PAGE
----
“The reason our young people are not accessing work opportunities in the green economy is that as a nation we have for a long time focused on cleaning the environment instead of managing the environment. For instance, if a mother trashes a waste diaper in a river, the solution should not be to just collect that diaper but instead, return it to the manufacturer to design proper strategies for environmental management. This is referred to as an extended producer responsibility. What this means is a sustainable department or resource in these organizations. On the enterprise end, this would mean establishing waste collection shops as well as innovations in waste management solutions. It could mean small factories for the same. All these are job opportunities for young people in Kenya,” – Dr. Ayub Macharia, Director of Environmental Enforcement at NEMA.
“The private sector play’s a key role in the growth of the green economy and green jobs by driving trade and investment in green goods and services. Trading in environmental goods and services allows foreign direct investment, spurs Public-Private Partnerships, drives sustainable trade agreements, and provides financial resources for climate-related interventions. These green investments have the potential to offer high returns to investors. This is reinforced by Africa’s advantages which include the young workforce where 70% of Sub-Saharan Africa is under the age of 30,” – Dr. John Wandaka, vice chairperson, of the KEPSA environment, water, and natural resources sector board.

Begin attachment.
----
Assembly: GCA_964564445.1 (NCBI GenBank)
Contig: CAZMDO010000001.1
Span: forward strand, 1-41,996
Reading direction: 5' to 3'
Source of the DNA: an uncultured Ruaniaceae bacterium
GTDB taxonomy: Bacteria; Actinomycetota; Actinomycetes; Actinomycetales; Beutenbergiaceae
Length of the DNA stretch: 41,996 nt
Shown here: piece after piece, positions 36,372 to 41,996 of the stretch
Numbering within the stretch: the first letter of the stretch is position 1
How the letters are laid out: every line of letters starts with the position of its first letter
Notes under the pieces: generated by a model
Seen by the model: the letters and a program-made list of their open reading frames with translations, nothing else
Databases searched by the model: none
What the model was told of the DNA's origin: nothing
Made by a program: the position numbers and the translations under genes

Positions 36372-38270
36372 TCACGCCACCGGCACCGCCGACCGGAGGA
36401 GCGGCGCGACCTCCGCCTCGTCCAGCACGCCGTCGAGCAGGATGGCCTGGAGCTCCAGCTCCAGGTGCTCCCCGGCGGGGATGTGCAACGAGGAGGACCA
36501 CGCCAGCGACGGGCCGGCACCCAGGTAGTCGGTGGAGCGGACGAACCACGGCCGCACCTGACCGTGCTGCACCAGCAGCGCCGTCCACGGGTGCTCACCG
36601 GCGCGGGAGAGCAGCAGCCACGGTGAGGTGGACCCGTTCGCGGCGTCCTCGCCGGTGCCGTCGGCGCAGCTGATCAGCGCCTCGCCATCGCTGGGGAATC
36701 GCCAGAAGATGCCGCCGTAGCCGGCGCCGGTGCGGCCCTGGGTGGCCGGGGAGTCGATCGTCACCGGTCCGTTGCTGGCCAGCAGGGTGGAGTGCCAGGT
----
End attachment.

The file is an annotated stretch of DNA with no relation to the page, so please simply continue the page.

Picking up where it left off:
“The twin transition which involves the integration of digital with green economy exhibits significant opportunities. On one hand, the global green economy is estimated to be worth over $4 trillion and is expected to grow even further as environmental concerns gain prominence on the global stage. On the other hand, the digital economy’s contribution to Kenya’s GDP has been steadily increasing, reaching approximately 7% in recent years, and is expected to grow to 9.24% by 2025. This then calls for all actors to move beyond dialogue and get to action and implementation, whether in policy or in projects that create and promote green jobs,” – Dr. Ehud Gachugu, Director Ajira Digital Program and Youth Employment at KEPSA.